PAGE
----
And for those who love kitsch as much as I do, let me just tell you that Buca (the name mean's "Joe's Basement") is the place to go for it! Velvet "ghost" paintings on the landing between stories, bright festive colors everywhere (the Pope's room is mostly red as his robe!), cool 20s-50s photos and ads to look at -- I ADORE it! I wish there were one closer to us out here, but the closest one is just outside of Charlotte, in Pinesville, NC -- about a 3.5-hour drive, I would guess. If you live near one, it's well worth at least one visit, and even though it's a little pricey, the leftovers will be generous enough to consider that your paying for two meals. Did I mention that I love the place yet? (For shame, Jackie!!! ;-D)

Jackie Mason | April 29, 2005
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Anna Gregoline | April 29, 2005
Uh, thanks, but I'm not on a high horse. It's just that Olive Garden ISN'T authentic Italian food - a lot of the time they add really weird ingredients that would never be added to food in other Italian restaurants, or go overboard on cheese. It pales in comparison to real Italian food, and I hate that many people think that it's great Italian (the image they try to put out) when I feel it's anything but. Mass produced! Ugh. If you enjoy it, great, but I don't think I'm on a high horse for saying it's not authentic. It's not.

Anna Gregoline | April 29, 2005
Uh, not that what I feel has to be what everyone else feels - I just feel sad that a lot of people think it's authentic. It has nothing to do with whether you enjoy it - that's a different matter. Enjoy!

Denise Sawicki | April 29, 2005
It's funny how (at Olive Garden) they ask you "freshlygratedcheese?" for every item you receive... that is, this happened on the one occasion I went there in recent memory...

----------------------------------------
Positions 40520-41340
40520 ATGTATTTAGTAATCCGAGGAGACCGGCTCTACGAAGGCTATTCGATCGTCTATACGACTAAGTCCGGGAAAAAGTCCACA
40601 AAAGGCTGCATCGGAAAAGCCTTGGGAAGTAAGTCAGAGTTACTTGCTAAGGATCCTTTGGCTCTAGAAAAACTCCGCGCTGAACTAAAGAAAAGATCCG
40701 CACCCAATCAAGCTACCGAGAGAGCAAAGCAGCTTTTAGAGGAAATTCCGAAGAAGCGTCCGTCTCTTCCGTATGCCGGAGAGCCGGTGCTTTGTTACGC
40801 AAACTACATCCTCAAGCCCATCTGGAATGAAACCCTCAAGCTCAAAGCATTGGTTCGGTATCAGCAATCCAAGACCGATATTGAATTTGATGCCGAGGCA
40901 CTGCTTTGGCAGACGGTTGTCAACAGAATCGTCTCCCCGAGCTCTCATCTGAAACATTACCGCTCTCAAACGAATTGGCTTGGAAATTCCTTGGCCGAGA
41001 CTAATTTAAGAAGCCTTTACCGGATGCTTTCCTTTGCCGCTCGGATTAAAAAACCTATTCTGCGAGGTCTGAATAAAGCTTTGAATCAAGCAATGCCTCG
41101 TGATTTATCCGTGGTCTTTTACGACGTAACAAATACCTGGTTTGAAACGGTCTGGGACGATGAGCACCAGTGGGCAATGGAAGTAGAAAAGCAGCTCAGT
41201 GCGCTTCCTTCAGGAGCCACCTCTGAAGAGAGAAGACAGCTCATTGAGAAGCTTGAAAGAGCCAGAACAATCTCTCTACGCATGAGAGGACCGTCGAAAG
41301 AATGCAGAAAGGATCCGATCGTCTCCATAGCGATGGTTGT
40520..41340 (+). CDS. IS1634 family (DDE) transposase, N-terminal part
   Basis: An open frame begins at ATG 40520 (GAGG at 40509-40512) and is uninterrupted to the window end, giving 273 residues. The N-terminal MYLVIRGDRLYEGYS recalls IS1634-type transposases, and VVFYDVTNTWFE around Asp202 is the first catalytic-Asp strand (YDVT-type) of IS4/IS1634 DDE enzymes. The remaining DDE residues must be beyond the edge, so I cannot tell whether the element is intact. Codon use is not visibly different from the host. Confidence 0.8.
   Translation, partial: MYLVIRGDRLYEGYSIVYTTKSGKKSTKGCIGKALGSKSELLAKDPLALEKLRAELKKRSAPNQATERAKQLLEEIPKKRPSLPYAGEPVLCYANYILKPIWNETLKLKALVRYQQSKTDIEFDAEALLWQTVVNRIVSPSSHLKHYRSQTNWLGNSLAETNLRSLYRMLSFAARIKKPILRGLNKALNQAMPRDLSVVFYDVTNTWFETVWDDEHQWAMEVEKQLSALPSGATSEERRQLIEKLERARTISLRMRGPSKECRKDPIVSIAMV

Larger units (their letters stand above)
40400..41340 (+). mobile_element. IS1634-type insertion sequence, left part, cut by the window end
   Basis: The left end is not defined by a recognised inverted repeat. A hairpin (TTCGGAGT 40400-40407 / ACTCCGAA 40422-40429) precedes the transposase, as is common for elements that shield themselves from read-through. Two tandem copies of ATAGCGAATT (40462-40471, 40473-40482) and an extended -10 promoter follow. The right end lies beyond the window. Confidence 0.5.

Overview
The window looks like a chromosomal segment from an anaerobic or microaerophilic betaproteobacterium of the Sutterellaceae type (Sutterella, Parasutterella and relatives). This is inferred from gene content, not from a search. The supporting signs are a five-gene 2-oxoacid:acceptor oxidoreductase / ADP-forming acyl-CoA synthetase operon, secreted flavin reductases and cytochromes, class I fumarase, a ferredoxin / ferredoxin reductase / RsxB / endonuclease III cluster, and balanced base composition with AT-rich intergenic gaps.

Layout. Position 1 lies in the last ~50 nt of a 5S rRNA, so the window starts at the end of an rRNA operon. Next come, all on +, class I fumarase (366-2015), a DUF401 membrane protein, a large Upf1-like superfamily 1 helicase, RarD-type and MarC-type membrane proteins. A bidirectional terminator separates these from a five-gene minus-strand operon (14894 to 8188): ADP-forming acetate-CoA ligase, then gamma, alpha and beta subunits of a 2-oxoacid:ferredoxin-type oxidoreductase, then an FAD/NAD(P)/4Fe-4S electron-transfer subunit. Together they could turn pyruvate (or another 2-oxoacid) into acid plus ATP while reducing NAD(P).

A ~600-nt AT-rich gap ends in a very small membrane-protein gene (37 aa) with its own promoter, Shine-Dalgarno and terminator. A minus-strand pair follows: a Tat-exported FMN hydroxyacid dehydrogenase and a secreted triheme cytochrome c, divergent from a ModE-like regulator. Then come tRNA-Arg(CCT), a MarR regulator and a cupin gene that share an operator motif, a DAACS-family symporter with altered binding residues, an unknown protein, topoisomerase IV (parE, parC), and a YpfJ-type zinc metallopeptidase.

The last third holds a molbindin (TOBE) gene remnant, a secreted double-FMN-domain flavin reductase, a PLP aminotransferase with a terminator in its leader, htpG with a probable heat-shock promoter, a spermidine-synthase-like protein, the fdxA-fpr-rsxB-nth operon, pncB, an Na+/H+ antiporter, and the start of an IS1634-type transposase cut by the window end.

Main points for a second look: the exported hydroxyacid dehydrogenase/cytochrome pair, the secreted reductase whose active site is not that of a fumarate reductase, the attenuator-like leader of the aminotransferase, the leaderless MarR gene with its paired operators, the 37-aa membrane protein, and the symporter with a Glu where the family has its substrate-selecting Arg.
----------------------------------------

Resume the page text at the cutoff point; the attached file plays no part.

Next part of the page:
Anna Gregoline | April 29, 2005
I always think it's funny when you go to restaurants where they have that giant pepper mill? The one that's as tall as me? =)

Scott Hardie | April 29, 2005
When I order the chocolate lasagna for dessert, I halfway expect them to ask "freshlygratedcheese?"

(If Dave Barry were here, he'd say that was a great name for a rock band.)

Anna Gregoline | April 29, 2005
LOL, Scott, that image is priceless.

You guys might like the name for my teacher (who I saw last night), Mr. Poet Laureate's band when he was a kid - Puce Exit.

I think it's rather Dave Barry, myself.

Amy Austin | April 30, 2005
Uh, thanks, but I'm not on a high horse.

Uh, that was the "general tense of you" I was using there, Anna -- not directed at you... just a general comment. I tend to disagree about most people thinking that Olive Garden is "authentic" -- that's why I think their commercials are ridiculous... it's like they're trying too hard to convince us otherwise -- however, as Jackie correctly pointed out, their head chefs do train in Italy. What more, exactly, does a restaurant have to do to be considered "authentic", anyway?

Anna Gregoline | April 30, 2005
Well, you know. The group of people you were talking about included me.

Why does training in Italy make it more authentic, is my question. The food is still not authentic.

Jackie Mason | April 30, 2005